The Rugby Football Union (RFU) is seeking clarity on whether the UK government's social distancing rules can be reduced from two metres to one so they can admit 40,000 fans into Twickenham Stadium for the November internationals, chief executive Bill Sweeney has said.
Elite sport in England was given the green light to return this month but without spectators in attendance amid the coronavirus pandemic. However, the RFU believes fans will be allowed to attend matches by November.
England are scheduled to host New Zealand's All Blacks, Argentina, Tonga and Australia in November at Twickenham Stadium, which has a capacity of 82,000.
"If you are using two metres, you are talking about a four-metre distanced safe space. With one, it is one metre all round, which has the effect of increasing capacity fourfold," Sweeney told the Guardian.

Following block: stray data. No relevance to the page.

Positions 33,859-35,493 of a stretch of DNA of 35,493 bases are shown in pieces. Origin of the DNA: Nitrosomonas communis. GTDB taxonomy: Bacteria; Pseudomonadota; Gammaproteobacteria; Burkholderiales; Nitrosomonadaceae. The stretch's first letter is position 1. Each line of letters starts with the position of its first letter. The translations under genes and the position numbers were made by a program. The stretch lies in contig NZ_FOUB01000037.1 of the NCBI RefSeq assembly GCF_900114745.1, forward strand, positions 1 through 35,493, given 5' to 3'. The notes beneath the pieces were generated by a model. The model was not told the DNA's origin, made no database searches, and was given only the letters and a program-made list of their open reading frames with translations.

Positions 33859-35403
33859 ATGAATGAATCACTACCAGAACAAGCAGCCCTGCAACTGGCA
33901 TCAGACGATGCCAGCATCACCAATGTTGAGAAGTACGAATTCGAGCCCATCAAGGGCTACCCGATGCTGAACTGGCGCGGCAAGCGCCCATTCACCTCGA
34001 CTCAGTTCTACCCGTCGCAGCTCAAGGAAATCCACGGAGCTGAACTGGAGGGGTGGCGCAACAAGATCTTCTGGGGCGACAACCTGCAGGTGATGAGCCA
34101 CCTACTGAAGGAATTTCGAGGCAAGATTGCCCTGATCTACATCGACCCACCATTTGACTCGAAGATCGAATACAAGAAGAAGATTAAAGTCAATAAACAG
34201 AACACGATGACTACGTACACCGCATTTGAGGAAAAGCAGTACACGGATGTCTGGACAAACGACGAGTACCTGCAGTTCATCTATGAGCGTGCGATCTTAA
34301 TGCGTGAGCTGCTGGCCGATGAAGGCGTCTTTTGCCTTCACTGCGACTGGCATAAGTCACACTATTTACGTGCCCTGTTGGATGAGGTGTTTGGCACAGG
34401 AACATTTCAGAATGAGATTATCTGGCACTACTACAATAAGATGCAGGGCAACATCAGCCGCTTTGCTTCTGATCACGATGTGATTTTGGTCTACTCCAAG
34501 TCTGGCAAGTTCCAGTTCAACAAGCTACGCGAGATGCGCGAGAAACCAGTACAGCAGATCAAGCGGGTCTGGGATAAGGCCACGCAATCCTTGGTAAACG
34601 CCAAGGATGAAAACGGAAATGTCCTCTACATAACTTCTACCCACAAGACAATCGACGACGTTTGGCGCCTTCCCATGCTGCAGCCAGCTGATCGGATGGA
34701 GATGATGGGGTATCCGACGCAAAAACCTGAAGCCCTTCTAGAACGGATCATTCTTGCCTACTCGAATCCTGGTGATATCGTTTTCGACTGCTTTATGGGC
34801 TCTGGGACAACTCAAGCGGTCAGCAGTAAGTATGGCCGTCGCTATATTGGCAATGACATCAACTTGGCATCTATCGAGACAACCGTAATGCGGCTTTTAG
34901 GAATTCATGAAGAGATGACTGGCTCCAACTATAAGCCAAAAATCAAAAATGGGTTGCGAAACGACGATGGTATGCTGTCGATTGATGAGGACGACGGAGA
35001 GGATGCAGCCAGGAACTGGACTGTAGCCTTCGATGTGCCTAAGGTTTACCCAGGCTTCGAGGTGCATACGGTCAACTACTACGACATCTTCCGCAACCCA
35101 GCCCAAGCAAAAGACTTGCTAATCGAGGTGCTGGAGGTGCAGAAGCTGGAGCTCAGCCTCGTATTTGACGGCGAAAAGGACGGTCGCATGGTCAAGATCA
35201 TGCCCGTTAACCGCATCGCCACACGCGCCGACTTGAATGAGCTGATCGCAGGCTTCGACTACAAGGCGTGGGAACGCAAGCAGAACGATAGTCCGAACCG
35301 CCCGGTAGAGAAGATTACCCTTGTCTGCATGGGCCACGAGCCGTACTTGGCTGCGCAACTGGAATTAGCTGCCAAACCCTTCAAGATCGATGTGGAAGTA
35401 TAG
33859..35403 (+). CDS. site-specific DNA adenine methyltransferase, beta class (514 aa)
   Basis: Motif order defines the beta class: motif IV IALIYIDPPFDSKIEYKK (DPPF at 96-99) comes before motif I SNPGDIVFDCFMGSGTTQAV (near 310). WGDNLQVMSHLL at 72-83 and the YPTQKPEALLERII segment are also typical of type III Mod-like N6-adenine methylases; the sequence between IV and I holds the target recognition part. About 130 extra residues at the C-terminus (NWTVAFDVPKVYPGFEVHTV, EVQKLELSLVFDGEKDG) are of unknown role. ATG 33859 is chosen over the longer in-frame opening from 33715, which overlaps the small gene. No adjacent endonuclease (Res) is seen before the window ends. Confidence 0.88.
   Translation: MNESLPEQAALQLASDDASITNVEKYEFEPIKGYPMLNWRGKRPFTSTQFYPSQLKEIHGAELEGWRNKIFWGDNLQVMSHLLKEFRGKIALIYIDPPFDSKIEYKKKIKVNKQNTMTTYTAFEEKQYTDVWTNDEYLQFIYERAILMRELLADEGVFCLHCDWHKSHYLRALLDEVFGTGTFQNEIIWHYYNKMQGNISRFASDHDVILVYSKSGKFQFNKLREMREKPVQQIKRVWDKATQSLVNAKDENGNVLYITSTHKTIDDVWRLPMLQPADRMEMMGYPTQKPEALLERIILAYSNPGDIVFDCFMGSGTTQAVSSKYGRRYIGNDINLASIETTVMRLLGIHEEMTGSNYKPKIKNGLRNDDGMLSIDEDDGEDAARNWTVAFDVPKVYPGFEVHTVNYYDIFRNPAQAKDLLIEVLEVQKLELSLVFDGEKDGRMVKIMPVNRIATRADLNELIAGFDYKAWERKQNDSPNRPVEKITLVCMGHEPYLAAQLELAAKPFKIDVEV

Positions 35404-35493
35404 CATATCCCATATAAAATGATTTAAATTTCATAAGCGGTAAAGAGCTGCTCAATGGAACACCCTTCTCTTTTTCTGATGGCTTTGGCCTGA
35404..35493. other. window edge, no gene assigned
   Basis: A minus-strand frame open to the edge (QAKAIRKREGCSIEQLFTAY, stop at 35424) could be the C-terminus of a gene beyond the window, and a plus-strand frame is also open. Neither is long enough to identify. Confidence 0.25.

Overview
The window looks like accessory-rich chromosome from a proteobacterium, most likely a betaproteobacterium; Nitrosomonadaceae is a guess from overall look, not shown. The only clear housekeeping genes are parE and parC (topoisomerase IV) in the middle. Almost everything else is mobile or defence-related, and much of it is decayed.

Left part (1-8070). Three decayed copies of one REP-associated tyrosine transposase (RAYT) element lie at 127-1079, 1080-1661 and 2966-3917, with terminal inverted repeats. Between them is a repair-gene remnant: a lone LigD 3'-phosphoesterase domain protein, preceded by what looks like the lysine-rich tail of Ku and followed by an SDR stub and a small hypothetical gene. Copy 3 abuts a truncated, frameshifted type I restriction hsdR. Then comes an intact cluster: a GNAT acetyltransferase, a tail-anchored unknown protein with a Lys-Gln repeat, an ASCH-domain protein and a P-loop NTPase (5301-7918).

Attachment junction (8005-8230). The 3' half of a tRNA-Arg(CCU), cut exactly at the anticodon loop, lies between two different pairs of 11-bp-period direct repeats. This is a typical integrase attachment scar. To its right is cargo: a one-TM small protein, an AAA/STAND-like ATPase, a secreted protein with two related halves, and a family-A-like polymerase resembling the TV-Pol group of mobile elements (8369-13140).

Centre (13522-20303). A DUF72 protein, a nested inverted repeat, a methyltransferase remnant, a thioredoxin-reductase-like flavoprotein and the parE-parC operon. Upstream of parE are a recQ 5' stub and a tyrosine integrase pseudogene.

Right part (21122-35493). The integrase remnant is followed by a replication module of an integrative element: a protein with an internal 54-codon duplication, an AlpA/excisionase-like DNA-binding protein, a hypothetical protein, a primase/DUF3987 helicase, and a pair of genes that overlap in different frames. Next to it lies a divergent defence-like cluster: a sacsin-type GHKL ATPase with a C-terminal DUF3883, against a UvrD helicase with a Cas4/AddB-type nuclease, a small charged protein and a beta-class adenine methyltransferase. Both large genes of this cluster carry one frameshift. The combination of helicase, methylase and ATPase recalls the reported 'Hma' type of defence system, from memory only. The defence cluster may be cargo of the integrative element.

"If you use two metres in an 80,000-seater stadium and factor in traffic flow, such as someone wanting to use the toilet without going past someone and touching them, it reduces your capacity to between 9,000 and 9,500.
"I was surprised, not thinking it would be that low. With one metre, which is the World Health Organisation's guidance, you get close to 40,000, and we would like it to come down to that by the autumn."
Sweeney said the RFU stands to lose around £3 million per game under the two-metre guidelines but will not increase capacity unless they receive government approval.
"We would not increase the stadium capacity at the risk of safety nor do anything contrary to government guidelines," Sweeney added.
"But we want clarity on whether the two-metre rule is absolutely essential or is one metre possible."